Feature

A BI career offers opportunities in technology and management at various levels

Sharon D'Souza, Reporter

Business Intelligence (BI) system has become the backbone of enterprises when it comes to providing insights into business processes, sales revenues and ways for organizational improvement. And this system of managing data and information efficiently is no small task as it needs dedicated personnel — technology and management professionals — to take care of a wide array of technologies, processes and applications. Considering these aspects,

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a BI career can be an intelligent choice for both types of professionals.

A career in BI requires technology professionals to take care of the hands-on technology of managing the system, and management professionals to look after provision of insight into the data that the BI solution throws up. Hence, a successful BI career entails expertise in at least one of these areas. “The key trait that both these classes of people need for a successful BI career is to represent a problem in a numeric way and convert that into a non-numerical solution,” explains Yogesh Bhatt, the Principal Architect at Infosys. It is indeed a different way of looking at a BI career.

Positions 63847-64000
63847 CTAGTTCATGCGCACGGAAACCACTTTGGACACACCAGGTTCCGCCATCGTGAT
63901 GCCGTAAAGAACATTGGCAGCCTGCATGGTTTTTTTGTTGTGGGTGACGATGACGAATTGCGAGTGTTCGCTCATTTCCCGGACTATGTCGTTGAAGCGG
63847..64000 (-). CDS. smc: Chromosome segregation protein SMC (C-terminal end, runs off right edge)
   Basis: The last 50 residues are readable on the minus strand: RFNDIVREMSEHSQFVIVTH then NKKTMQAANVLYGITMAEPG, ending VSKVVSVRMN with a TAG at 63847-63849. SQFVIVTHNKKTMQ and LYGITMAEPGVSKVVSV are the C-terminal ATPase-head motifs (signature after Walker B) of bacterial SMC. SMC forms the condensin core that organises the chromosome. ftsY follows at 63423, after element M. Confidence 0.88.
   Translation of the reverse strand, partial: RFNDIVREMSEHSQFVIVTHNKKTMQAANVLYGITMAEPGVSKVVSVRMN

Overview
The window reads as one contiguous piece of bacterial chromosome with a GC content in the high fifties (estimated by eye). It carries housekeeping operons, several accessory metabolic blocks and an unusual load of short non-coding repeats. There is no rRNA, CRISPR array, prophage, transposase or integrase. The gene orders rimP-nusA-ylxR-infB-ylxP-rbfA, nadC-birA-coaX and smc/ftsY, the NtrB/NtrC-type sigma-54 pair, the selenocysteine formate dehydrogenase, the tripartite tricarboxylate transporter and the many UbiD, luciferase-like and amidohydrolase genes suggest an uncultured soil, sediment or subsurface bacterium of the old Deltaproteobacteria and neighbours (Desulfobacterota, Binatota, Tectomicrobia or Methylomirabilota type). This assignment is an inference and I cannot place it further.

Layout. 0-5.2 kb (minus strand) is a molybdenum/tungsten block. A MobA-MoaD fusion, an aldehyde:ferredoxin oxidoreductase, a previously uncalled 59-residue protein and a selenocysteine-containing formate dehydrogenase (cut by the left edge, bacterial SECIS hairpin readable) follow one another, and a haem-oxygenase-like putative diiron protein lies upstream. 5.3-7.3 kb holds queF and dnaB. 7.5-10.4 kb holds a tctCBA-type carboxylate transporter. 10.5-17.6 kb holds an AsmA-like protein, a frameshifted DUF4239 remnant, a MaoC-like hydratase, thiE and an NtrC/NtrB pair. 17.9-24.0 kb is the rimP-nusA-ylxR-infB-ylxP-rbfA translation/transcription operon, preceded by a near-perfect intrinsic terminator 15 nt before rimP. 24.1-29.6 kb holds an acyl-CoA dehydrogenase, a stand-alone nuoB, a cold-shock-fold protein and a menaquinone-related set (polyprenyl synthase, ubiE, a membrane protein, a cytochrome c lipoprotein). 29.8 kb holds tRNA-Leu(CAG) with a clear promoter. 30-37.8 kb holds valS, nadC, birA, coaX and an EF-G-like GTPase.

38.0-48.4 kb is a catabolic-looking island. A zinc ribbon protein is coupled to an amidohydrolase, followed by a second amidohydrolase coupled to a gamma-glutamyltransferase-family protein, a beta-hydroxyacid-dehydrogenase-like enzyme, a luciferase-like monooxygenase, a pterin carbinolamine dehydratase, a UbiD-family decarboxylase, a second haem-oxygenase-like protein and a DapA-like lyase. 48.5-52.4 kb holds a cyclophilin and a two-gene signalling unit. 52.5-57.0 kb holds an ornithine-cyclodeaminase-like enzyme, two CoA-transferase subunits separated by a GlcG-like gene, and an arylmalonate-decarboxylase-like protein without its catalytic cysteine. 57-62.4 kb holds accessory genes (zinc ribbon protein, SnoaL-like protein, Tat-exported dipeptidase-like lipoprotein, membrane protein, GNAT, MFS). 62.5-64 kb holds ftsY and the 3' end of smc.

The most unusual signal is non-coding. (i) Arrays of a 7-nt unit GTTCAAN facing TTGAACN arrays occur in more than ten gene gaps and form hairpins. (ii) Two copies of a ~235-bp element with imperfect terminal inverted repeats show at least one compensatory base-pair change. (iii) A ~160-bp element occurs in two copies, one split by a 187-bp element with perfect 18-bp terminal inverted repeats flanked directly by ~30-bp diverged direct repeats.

However, Anwer Bagdadi, the Executive Director at Paraphora with extensive experience in BI assignments has a slightly viewpoint when it comes to a career in BI. He suggests that BI careers can be broken up into three segments — a mix of technology and general business aspects.

According to Bagdadi, the lowest ingredient for a BI career is a reporting mechanism, which involves collation of data. As for the higher ingredients of a BI career, it may be noted that the information eco-system has different dimensions which involves the organization’s governing portion. This connects the two other levels, the staff and the upper management (from where the dictates come). Ultimately, the organization’s management level takes this critical information and churns it into decisions to fulfill its strategic plans. In this context, there’s substantial scope since a BI career profile than span all these roles. Interestingly, while there may not be clear demarcations of these roles, there definitely are areas that provide ample opportunities for a successful career in BI.

For instance,BI career options may include planning, design, development, deployment, maintenance and support. The roles range from business analyst and technical architect to project manager and delivery manager. As one moves up the ladder, a career in BI becomes more about analytics, which is a natural higher progression of the aforementioned positions.

Careers in BI for the fresher

When it comes to the technology front, an aspirant in the earlier stages of his career can opt for the most feasible option of data modeling. Freshers opting for a BI career can definitely look into the data architecture space. They can build data models, work on databases, and get involved as a developer. Most importantly, freshers considering careers in BI should understand how data bases and data models work. “A person needs to get his head around the BI environment to thrive in it,” informs Bhatt.